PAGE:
Variation of droplet generation frequency and size with input pressures

Microfluidic Droplets generation using a flow-focusing junction

Precise and effective control of droplet generation is critical for applications of droplet microfluidics ranging from materials synthesis to lab-on-a-chip systems.

This application note focuses on microfluidic flow focusing droplet generation, where additional energy input promotes instabilities at the liquid-liquid interface and triggers droplet generation

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This chip has a classic flow-focusing geometry (Fig. 1). As described in the review on microfluidic droplets , flow-focusing is one of the three existing methods for droplets generation. The work was done with water colored blue for the dispersed phase, and oil for the continuous phase. The diagram below (Fig.2) shows the set-up realized with the Elveflow’s instruments:

Figure 1: Geometry of the chip used for the creation of drops in flow-focusing

Figure 2: Set-up used for droplets generation in flow-focusing


Elveflow© pressure & flow control instrument (OB1 MkIII).
Sample reservoirs (a Small Reservoir, Medium Reservoir or a Large Microfluidic Reservoir), one for each medium sample.
PDMS chip. We use two different ones: T-junction and flow focusing junction.


Droplets analysis was done using ADM (Automated Droplet Measurement) [1], a software developed by Dr Say Hwa Tan group from Griffith University, allowing an automated analysis of the droplets and to gather accurate data.

The first steps consist in (Fig.3):

  • Importing the video
  • Giving the pixel-micrometer scale correspondence (previously determined on ImageJ)
  • Giving the number of frames per second (fps) (chosen when the video was acquired).

Once these steps completed, the software “handle everything”. First, the “Find background” button is used to automatically detect the background and remove it, in order to obtain an image without background (Figure 4).

Then, the “Find threshold” button allows to convert the image in binary, before applying a  threshold allowing to detect all the present particles, in this case the droplets (Fig.5)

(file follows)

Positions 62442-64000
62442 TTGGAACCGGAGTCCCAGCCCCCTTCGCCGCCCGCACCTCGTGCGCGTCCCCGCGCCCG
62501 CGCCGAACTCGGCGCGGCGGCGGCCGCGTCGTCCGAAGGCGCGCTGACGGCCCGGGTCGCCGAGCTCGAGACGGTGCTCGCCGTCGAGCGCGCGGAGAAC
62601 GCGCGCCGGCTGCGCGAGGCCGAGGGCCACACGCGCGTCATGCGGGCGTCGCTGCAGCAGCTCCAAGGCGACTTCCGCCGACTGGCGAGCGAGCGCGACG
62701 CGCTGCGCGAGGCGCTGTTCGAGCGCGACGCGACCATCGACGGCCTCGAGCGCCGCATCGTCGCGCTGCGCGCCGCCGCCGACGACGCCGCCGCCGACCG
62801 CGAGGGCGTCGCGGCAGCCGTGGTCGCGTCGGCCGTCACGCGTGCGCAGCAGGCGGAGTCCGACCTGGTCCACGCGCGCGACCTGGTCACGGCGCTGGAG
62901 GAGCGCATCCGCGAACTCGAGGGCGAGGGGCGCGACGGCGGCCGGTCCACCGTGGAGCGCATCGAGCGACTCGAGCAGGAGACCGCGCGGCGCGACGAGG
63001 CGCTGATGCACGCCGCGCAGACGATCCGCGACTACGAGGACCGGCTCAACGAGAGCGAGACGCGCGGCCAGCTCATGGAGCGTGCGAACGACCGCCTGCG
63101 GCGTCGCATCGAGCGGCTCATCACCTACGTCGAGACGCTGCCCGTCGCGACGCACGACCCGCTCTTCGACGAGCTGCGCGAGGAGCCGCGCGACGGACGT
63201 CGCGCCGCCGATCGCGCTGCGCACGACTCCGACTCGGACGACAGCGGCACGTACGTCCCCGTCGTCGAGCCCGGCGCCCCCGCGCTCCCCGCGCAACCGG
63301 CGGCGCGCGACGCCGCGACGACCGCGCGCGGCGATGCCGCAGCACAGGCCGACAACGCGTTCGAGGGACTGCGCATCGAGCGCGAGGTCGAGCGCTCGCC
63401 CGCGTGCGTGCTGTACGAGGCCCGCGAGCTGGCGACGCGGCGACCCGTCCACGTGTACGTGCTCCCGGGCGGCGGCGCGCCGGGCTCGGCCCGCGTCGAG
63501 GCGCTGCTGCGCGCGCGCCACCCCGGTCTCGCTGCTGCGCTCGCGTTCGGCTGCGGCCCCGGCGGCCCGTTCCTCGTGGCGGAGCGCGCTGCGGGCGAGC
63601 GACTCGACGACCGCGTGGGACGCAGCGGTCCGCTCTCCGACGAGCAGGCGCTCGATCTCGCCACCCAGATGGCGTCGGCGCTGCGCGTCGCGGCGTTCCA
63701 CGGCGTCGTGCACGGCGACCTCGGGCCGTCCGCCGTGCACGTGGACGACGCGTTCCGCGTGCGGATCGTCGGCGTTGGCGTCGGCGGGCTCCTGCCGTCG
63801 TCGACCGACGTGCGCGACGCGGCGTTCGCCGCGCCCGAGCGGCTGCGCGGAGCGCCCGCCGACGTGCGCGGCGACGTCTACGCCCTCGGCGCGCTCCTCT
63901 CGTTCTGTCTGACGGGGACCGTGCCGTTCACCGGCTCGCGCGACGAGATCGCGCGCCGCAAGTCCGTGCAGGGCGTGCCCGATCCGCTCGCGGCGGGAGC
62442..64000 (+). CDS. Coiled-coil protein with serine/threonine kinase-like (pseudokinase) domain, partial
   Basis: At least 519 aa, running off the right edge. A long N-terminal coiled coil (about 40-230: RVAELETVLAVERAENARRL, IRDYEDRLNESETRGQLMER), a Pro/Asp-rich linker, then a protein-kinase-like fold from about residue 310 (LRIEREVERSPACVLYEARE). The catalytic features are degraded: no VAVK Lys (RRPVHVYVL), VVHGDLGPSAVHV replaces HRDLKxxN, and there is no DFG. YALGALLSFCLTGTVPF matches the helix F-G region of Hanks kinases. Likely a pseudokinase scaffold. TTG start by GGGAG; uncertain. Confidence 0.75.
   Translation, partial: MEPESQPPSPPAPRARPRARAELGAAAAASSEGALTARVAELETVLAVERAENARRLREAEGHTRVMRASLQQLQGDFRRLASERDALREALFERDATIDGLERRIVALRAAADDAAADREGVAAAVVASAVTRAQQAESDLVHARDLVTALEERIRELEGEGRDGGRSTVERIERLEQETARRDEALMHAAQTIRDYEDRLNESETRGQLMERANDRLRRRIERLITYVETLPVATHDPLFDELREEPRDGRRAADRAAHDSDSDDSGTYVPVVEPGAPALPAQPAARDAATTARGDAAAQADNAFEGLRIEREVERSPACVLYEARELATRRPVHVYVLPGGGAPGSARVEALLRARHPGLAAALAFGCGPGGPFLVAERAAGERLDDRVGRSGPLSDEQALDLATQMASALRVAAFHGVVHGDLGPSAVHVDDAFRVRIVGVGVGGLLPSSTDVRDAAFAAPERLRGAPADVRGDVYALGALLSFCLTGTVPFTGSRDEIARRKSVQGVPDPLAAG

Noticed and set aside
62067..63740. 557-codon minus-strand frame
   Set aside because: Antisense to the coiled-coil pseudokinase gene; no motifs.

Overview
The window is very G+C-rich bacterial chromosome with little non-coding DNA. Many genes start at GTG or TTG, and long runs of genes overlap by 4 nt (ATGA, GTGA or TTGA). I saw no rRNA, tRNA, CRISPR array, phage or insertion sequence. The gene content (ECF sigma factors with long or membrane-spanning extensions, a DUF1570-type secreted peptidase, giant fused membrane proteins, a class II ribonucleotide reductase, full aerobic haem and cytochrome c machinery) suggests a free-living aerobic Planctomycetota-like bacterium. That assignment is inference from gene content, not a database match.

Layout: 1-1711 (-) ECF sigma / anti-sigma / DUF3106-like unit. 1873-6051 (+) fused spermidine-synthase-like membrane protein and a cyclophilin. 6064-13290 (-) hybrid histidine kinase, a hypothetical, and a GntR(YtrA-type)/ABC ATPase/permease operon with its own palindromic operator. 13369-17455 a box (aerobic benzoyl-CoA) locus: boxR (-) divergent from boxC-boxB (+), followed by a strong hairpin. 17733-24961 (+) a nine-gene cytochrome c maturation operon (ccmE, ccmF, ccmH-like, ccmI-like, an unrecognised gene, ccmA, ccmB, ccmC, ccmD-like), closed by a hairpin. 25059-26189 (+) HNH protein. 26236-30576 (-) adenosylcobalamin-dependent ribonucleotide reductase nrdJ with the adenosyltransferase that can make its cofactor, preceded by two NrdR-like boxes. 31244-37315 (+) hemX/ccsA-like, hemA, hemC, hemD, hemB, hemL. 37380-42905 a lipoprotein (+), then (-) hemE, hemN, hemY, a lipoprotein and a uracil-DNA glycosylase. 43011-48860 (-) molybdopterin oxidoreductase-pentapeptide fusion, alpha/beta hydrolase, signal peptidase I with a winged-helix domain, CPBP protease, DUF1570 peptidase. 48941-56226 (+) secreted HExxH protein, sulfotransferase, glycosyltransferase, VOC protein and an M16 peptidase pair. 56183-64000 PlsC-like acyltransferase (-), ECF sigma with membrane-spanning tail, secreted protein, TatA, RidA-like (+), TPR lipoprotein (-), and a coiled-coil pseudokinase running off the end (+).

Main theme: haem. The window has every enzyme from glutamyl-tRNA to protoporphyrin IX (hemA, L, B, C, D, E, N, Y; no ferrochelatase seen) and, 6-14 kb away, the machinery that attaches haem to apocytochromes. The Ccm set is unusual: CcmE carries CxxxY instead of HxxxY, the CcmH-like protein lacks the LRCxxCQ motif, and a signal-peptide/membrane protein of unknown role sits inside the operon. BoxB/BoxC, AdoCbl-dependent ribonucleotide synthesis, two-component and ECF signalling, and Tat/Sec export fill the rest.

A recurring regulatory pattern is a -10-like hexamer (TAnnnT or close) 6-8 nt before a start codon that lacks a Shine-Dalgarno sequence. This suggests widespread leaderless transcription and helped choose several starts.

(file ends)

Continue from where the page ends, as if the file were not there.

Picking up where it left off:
The last step is to start the analysis. The software will analyze the video frame by frame, tracking the droplets (Fig.6).

Figure 3: ADM Software interface – Selection of the video, the scale and the fps

Figure 4: ADM Software interface – Background detection and removal

Figure 5: ADM Software interface – Droplets detection

Figure 6: ADM Software interface – Droplets analysis

Once completed, all data is saved in different files in .csv format, and graphics can be directly exported from the software in image format (.jpg). In this case, data processing was done manually in Excel so that all data could be accessed, sorted and used appropriately in order to obtain adequate graphics.


The following tables present the different results obtained for the four rates previously presented. They present the most relevant factors to be considered when creating drops, namely the diameter, the polydispersity, and the position of rupture of the dispersed phase into droplets. The polydispersity measures the variation of droplets in size, and is calculated by dividing the standard deviation of the diameter distribution by the mean diameter of the droplets. Tables 1 to 4 show the results obtained after droplets analysis and data processing.

Table 1: Results of the droplets analysis formed in flow focusing with pc=200mbar  pd=60mbar

Table 2: Results of the droplets analysis formed in flow focusing with pc=200mbar  pd=70mbar

Table 3: Results of the droplets analysis formed in flow focusing with pc=200mbar  pd=80mbar

Table 4: Results of the droplets analysis formed in flow focusing with pc=200mbar  pd=99mbar

Microfluidic flow focusing droplet generation: discussion

The results obtained in Table 5 are debatable because this analysis could only be carried out on 7 droplets. The results obtained for this experiment are therefore not very reliable. We must therefore be careful with the analysis of these results.

Several conclusions can be drawn from these results.

The polydispersity values, are all comprised between 0.19% and 1.74%, are indicative of the stability and quality of the pressure control obtained with the Elveflow’s instruments. Conserning the break positions of the droplets , they are very stable for each manipulation, with a variation only around 1.5%. In addition, the break position moves as the intersection between the two channels progresses to the exit of the constriction (from experiment a) to d). This phenomenon is quite normal and shows the transition between the “dripping” regime obtained during manipulation a) and the “squeezing” regime of manipulation d).

Finally, this experiment shows that for a given pressure applied on the continuous phase, the increase of pd leads to an increase in the droplets diameter and in the frequency of creation.


[1]         ZhuangZhi Chong et al., Automated Droplet Measurement (ADM) : an enhaced video rocessing software forrapid droplets measurements, Microfluidics and Nanofluidics, (2016)


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